The Igreja de Sao Francisco is the most important gothic cathedral in the city of Porto, Portugal. There has been an ecclesiastical building on the site since 1244, when the Franciscan Order built a convent and small church dedicated to Saint Francis of Assisi. This was later extended to a larger church under the patronage of King Ferdinand I, in 1383, and was a fine example of the gothic style of the time.
With the main structure of the church remaining largely unaltered, it is now recognised as Porto’s best example of gothic architecture. In a city that is steeped in History and seemingly bursting at the seams with fine architectural examples, these are credentials to be proud of, indeed.
Today, only the church remains, with the convent long gone, but what is left has been designated as a national monument since 1910 and now forms part of the important UNESCO World Heritage Site area of Porto.
In fact, it is not simply the Igreja de Sao Francisco’s gothic form that commands such interest, but the baroque embellishments it underwent during the early 18th century. It was at this time that many of the interior surfaces were covered with intricate wood carvings, which were in turn covered in several hundred kilos of gold leaf.
In a nod to opulence and a demonstration of the power and wealth the Catholic Church held within its hands at the time, everything from the walls and pillars to the side chapels and roof were covered in ‘talha dourada’, this distinctive baroque style that was so popular in Portugal at the time. Of particular interest to the visitor are the altarpieces of the apse chapels and the nave, which are amongst the finest examples to be found anywhere in the country.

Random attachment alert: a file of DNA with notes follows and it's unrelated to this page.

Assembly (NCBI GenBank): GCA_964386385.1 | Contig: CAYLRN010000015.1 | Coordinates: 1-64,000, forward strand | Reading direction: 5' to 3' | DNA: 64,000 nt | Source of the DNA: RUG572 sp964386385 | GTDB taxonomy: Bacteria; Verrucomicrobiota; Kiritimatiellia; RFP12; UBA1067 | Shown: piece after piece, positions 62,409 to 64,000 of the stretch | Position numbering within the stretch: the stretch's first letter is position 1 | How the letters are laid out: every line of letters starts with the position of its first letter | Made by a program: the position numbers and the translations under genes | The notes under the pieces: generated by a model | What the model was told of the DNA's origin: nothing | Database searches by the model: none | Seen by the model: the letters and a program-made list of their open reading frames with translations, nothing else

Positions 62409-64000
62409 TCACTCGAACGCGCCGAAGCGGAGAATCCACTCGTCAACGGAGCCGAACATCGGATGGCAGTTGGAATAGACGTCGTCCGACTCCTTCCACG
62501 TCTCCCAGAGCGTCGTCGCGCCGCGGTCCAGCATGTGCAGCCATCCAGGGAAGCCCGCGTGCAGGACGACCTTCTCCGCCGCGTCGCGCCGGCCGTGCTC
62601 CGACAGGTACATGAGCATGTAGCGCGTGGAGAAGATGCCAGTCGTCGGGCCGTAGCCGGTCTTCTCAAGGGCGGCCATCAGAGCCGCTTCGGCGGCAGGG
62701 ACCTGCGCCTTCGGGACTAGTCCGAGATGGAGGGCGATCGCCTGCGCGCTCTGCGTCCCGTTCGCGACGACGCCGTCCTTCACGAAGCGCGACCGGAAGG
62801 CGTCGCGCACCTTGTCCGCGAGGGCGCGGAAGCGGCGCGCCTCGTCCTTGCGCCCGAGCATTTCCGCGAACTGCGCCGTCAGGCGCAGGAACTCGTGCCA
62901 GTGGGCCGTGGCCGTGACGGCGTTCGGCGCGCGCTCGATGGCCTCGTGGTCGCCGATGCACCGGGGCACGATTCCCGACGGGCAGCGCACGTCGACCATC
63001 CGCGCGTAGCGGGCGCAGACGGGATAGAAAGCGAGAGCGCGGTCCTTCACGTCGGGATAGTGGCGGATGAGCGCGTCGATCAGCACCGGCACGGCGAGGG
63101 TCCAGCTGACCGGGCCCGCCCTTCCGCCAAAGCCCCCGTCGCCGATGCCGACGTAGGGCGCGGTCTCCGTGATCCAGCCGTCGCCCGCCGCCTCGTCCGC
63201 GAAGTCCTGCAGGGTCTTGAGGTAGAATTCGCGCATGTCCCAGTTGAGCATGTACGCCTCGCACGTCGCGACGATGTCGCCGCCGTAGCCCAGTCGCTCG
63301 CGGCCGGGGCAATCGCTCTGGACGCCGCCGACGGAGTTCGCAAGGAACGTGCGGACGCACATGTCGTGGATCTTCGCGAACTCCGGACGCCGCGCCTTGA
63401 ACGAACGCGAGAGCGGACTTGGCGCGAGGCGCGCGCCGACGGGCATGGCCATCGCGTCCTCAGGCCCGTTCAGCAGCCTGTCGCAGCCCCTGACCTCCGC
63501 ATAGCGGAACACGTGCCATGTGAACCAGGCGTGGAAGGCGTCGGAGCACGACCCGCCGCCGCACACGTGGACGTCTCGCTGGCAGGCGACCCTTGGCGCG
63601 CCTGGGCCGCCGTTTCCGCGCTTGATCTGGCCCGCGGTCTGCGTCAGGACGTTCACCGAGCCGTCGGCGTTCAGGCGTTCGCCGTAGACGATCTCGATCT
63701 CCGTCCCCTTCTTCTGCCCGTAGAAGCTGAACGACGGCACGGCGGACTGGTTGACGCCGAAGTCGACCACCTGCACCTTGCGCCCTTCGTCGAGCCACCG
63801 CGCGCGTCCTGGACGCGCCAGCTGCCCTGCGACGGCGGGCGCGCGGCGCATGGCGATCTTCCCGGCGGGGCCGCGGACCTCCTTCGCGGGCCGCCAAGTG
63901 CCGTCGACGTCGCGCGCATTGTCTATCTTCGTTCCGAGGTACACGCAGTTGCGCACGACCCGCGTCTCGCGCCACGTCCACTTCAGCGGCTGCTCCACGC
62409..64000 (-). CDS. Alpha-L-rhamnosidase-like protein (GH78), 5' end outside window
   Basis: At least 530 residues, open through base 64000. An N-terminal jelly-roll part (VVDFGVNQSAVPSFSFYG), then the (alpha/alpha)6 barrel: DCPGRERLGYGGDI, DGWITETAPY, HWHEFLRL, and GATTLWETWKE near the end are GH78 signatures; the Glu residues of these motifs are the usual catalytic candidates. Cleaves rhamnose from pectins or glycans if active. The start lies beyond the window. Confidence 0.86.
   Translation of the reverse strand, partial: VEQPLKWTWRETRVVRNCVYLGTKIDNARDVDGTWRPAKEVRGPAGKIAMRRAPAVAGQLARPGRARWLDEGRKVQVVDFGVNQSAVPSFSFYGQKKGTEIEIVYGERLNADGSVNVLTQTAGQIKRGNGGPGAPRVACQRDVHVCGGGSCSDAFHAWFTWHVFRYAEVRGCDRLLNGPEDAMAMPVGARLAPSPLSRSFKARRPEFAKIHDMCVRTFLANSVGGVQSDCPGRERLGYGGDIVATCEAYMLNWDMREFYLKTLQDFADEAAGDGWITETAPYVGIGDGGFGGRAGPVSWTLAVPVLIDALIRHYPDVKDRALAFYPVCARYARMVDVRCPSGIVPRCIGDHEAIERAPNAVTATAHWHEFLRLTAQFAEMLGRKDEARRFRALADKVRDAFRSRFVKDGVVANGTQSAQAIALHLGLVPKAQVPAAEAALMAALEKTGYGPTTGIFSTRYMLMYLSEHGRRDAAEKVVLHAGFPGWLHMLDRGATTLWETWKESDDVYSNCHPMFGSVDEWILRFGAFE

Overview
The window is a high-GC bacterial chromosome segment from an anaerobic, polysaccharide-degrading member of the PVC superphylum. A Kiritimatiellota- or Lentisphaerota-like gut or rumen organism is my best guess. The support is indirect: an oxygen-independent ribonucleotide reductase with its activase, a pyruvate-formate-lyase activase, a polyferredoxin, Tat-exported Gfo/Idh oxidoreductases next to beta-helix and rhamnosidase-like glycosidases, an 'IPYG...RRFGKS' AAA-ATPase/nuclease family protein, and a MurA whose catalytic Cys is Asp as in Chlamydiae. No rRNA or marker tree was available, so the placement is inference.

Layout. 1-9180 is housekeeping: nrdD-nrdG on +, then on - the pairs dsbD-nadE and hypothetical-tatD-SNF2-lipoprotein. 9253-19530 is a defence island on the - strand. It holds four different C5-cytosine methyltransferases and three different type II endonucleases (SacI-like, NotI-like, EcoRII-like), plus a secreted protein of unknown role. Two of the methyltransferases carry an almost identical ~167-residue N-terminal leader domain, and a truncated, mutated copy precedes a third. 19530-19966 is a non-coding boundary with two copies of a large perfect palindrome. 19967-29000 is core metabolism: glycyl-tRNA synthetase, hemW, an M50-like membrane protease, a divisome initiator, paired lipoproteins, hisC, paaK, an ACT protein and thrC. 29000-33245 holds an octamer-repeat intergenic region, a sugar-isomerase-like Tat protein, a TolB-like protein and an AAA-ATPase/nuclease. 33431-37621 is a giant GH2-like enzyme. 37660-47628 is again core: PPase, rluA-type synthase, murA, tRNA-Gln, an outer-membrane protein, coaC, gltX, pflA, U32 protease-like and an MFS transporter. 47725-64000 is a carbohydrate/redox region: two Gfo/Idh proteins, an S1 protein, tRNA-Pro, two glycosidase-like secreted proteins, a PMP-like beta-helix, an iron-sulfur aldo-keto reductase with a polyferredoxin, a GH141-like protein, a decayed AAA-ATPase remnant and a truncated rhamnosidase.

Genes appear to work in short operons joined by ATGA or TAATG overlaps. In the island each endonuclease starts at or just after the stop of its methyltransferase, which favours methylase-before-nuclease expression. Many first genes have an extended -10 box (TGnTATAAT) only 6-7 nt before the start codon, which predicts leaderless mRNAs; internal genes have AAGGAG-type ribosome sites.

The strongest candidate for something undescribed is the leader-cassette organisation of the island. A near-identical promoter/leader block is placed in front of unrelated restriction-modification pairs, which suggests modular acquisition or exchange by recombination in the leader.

From the outside, the Igreja de Sao Francisco gives away little of what lies within. A large, detailed rose window in gothic style commands the attention on the main façade, while the west portal displays some typical baroque embellishment. The south portal is still gothic, and showcases within its entrance some interesting Mudéjar wood panelling – a type of intricate filigree design which dates back to the Islamic influence on the Iberian Peninsula.
Inside, the main church is organised into a nave with three aisles, with a transept and an apse with three chapels at its easternmost end.
An impressive statue of Saint Francis of Assisi, made of polychrome granite, dates back to the thirteenth century and there are various other remnants of the building’s gothic origins within.
Various chapels include one dedicated to Saint John the Baptist and one to Nossa Senhora da Solidão, plus the Chapel da Arvore de Jesse, with its intricate and highly decorative wood carvings.
Don’t miss the catacombs which are located below the church. There is a museum here which contains items from the former monastery including human bones! There is a fee for visiting the Igreja de Sao Francisco, but it is nominal and the church is a must-visit for anyone visiting this area of Portugal, which has even a passing interest in baroque architecture and design.
Igreja de Sao Francisco
Rua do Infante Dom Henrique